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DRC releases rarity, reports ‘great’ 03 vintage

The Domaine de la Romanée-Conti has released a rarity - a premier cru from its grand cru vines - for the first time in three years.

The eminent Burgundy producer’s second edition of its Cuvée Duvault-Blochet was unveiled with the 2002 vintage in Manhattan yesterday.

The declassified red, composed of grapes from all the DRC vineyards and reinforced by a vat of Richebourg, carries a village name, Vosne-Romanée Premier Cru.

All the grapes came from a second picking, after ‘the finest grapes from the older vineyards’ were harvested, said Aubert de Villaine, DRC’s co-director.

DRC made 13,028 bottles. London’s Corney & Barrow takes delivery in March, and has not has yet set a price.

In the 1930’s, DRC made reds from young vines and marketed them under the label Cuvée Duvault-Blochet, named for the DRC’s 19th-century founder, Jacques-Marie Duvault-Blocher.

DRC revived the practice in 1999 with outstanding but secondary grapes. The 1999 Premier Cru went public in 2002.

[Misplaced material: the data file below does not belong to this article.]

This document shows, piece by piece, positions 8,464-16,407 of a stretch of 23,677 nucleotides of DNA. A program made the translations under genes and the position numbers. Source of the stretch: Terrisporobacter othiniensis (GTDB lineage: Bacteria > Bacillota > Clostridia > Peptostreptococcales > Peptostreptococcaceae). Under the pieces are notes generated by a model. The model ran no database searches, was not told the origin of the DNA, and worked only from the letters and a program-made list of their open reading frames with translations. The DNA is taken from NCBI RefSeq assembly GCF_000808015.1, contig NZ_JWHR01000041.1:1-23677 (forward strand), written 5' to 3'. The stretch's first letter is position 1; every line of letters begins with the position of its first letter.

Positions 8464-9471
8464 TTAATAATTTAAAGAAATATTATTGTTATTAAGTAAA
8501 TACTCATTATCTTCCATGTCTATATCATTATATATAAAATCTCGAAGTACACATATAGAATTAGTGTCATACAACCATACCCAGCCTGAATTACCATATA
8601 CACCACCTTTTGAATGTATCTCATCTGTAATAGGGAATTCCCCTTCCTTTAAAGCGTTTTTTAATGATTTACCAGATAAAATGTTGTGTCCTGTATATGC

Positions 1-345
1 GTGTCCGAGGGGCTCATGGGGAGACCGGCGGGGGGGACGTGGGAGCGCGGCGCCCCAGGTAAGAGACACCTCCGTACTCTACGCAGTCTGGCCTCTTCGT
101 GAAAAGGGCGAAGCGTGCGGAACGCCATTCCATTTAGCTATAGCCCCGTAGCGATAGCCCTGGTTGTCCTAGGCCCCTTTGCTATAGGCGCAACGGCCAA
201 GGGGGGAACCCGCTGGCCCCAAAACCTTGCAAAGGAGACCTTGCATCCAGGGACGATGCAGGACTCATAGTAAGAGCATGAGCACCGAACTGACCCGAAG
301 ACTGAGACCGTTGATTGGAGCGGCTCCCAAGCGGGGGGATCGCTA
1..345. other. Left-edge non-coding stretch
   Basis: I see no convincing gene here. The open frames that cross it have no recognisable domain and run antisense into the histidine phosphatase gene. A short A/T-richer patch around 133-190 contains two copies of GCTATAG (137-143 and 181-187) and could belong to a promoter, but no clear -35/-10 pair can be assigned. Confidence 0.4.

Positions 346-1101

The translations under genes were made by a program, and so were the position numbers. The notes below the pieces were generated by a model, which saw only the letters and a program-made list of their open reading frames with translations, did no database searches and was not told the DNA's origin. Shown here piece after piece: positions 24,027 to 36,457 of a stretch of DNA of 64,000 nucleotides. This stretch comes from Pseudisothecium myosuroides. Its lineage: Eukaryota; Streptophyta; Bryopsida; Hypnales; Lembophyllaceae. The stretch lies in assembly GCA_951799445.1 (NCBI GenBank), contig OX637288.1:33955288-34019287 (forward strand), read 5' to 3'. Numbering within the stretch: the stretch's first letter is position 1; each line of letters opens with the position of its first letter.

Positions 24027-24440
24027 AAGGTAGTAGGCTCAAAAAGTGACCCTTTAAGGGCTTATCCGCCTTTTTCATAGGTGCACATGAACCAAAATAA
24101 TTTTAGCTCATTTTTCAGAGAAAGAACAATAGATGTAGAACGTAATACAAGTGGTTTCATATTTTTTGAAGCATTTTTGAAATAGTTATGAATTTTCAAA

Wine critics report the wine to be light, spicy and charmingly fruity – an everyday DRC that will cost Americans US$140 a bottle.

  • Aubert de Villaine has described the 2003 vintage as a ‘great year’ for Burgundy, writes Rupert Joy. The region’s most exclusive estate, which has seven Grands Crus, has just bottled its 2003 wines.

    De Villaine told decanter.com the ‘bizarre’ 2003 ‘will prove to be a great year.’

    In spite 2003’s now-notorious summer heatwave (when temperatures over 40C were recorded in parts of Burgundy), de Villaine says that the wines are a pleasant surprise.

    ‘At the beginning there were some slight notes of over-ripeness and jamminess – a sort of Mediterranean quality. But gradually each wine began to take on the character of its individual appellation. Richebourg is Richebourg, La Tâche is La Tâche, Echezeaux is Echezeaux and Grand Echezeaux is Grand Echezeaux.’

    Domaine de la Romanée-Conti was one of the few Burgundy estates not to acidify its wines in 2003. Despite this, de Villaine says that the wines are remarkably well balanced. ‘The tannins have replaced the acidity in the wine, but they are fine tannins and this gives an impression of tremendous balance in the mouth.’

    Written by Howard G Goldberg in New York, and Rupert Joy

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